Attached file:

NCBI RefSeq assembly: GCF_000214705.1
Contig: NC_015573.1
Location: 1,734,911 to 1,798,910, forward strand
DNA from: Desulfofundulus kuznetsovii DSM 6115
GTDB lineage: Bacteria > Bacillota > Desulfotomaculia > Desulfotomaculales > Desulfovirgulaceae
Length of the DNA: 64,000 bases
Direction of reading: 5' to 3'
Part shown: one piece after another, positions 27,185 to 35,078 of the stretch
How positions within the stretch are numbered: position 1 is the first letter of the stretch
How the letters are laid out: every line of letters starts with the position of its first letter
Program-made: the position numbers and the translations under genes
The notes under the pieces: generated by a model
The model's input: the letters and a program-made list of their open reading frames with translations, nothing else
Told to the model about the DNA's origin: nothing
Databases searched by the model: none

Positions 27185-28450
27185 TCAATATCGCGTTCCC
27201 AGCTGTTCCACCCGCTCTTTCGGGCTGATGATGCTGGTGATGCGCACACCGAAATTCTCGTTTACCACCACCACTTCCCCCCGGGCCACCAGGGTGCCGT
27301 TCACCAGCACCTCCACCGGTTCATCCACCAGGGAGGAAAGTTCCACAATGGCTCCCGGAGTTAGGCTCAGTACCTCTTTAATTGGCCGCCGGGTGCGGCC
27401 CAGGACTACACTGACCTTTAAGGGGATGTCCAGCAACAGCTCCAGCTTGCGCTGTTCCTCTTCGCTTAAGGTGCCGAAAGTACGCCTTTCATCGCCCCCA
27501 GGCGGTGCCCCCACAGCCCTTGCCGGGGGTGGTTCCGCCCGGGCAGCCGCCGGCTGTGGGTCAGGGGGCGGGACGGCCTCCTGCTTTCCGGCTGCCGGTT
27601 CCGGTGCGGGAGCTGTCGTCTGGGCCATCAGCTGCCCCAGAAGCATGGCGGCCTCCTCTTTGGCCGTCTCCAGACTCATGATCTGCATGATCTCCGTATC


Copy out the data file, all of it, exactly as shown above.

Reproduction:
NCBI RefSeq assembly: GCF_000214705.1
Contig: NC_015573.1
Location: 1,734,911 to 1,798,910, forward strand
DNA from: Desulfofundulus kuznetsovii DSM 6115
GTDB lineage: Bacteria > Bacillota > Desulfotomaculia > Desulfotomaculales > Desulfovirgulaceae
Length of the DNA: 64,000 bases
Direction of reading: 5' to 3'
Part shown: one piece after another, positions 27,185 to 35,078 of the stretch
How positions within the stretch are numbered: position 1 is the first letter of the stretch
How the letters are laid out: every line of letters starts with the position of its first letter
Program-made: the position numbers and the translations under genes
The notes under the pieces: generated by a model
The model's input: the letters and a program-made list of their open reading frames with translations, nothing else
Told to the model about the DNA's origin: nothing
Databases searched by the model: none

Positions 27185-28450
27185 TCAATATCGCGTTCCC
27201 AGCTGTTCCACCCGCTCTTTCGGGCTGATGATGCTGGTGATGCGCACACCGAAATTCTCGTTTACCACCACCACTTCCCCCCGGGCCACCAGGGTGCCGT
27301 TCACCAGCACCTCCACCGGTTCATCCACCAGGGAGGAAAGTTCCACAATGGCTCCCGGAGTTAGGCTCAGTACCTCTTTAATTGGCCGCCGGGTGCGGCC
27401 CAGGACTACACTGACCTTTAAGGGGATGTCCAGCAACAGCTCCAGCTTGCGCTGTTCCTCTTCGCTTAAGGTGCCGAAAGTACGCCTTTCATCGCCCCCA
27501 GGCGGTGCCCCCACAGCCCTTGCCGGGGGTGGTTCCGCCCGGGCAGCCGCCGGCTGTGGGTCAGGGGGCGGGACGGCCTCCTGCTTTCCGGCTGCCGGTT
27601 CCGGTGCGGGAGCTGTCGTCTGGGCCATCAGCTGCCCCAGAAGCATGGCGGCCTCCTCTTTGGCCGTCTCCAGACTCATGATCTGCATGATCTCCGTATC